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While we've received a healthy influx of signs that the world's heavyweights aren't planning on diversifying their energy portfolios to any radical degree in the near future -- China building a submersible to dive 7,000 meters underwater to explore for oil among them -- there are still reasons yet to be optimistic. Take this for example: the CEO of the largest mining company in the world, Australia's BHP, has recently stated that the nation must move away from coal in order to remain competitive in the future. Here's Bloomberg Businessweek:
BHP Billiton Ltd., the world's largest mining company, said Australia needs to move away from coal as its main source of power to avoid competitive disadvantage once a global price on carbon emerges.Kloppers says that his preferred solution is an international climate framework, and barring that, a national penalty (tax?) on carbon emissions. But he argues that "industries that face higher costs for their products will need to receive rebates to avoid relocation to a different country where a carbon price doesn't crimp margins." He maintains that the consumer must pay a price for carbon emissions, so as to discourage polluting behavior and encourage investment in cleaner products and technologies.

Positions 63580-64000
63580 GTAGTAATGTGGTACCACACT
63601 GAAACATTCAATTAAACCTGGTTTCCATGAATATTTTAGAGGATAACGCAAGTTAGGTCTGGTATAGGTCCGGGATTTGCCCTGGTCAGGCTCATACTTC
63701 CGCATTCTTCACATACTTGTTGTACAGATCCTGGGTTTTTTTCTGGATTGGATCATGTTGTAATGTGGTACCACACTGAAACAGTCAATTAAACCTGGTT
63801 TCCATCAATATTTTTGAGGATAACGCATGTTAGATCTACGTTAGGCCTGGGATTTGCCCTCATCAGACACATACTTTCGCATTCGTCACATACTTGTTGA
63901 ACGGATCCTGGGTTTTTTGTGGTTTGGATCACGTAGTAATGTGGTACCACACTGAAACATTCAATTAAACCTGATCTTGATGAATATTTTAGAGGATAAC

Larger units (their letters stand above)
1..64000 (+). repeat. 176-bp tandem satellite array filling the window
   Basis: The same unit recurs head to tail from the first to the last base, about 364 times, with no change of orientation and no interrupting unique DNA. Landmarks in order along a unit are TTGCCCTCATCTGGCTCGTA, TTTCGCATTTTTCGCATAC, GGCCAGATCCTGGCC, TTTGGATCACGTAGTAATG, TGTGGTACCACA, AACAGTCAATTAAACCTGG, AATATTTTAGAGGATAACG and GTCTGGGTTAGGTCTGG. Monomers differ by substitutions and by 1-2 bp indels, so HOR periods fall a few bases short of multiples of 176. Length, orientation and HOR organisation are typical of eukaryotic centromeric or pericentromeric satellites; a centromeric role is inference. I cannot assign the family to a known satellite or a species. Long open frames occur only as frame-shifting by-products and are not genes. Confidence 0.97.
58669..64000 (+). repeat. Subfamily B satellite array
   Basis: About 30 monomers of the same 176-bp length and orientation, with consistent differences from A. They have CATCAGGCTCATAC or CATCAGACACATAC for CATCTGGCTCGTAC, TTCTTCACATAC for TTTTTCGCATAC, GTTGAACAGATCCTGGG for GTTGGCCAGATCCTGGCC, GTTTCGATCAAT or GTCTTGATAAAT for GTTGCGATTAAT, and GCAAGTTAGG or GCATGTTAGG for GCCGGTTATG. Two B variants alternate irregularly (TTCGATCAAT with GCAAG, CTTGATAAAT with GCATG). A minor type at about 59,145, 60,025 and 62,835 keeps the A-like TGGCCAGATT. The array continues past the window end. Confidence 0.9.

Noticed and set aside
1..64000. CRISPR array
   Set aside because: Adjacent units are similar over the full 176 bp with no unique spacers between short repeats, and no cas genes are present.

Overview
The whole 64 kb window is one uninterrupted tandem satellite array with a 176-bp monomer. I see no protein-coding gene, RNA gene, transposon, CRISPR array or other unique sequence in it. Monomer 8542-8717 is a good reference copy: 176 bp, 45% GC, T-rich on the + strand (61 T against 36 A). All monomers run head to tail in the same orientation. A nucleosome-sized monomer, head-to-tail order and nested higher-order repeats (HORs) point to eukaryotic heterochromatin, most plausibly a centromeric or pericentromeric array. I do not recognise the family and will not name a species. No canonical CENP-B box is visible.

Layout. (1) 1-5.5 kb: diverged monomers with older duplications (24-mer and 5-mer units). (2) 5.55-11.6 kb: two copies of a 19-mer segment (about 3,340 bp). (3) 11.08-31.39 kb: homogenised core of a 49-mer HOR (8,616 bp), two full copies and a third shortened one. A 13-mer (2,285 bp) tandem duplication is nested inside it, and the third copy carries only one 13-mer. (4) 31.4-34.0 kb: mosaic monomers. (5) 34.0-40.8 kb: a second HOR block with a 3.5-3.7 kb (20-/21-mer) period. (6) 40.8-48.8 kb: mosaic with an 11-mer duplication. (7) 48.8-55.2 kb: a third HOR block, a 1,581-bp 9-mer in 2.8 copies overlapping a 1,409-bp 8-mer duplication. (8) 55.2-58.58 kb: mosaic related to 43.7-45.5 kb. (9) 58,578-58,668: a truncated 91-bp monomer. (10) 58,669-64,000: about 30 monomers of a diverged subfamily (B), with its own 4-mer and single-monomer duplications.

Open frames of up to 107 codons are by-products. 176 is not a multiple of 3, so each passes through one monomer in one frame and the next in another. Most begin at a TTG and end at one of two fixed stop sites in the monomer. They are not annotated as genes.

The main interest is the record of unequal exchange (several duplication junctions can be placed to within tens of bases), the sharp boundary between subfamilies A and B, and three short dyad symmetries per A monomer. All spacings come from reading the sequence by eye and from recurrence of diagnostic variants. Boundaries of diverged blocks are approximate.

"With about 90 percent of the carbon emissions from our electricity sector coming from coal-fired power stations, Australia will need to look beyond just coal towards the full spectrum of available energy solutions," Marius Kloppers, chief executive officer of the Melbourne-based company, said today. "Failure to do so will place us at a competitive disadvantage in a future where carbon is priced globally."
Now, I haven't been following Australian climate politics closely, so I can't say with authority that these remarks are free of doublespeak -- we all know how companies like Exxon have a habit of publicly calling for things like carbon taxes to bolster their public image while lobbying against climate policy behind the scenes, and knowing that such policy could never pass. But, giving BHS the benefit of the doubt, the remarks do seem prudent, especially for a country so tied to coal, both for meeting energy demand and for exports.
And, of course, it's advice that should strike the corporate and political leadership of this nation as well ...
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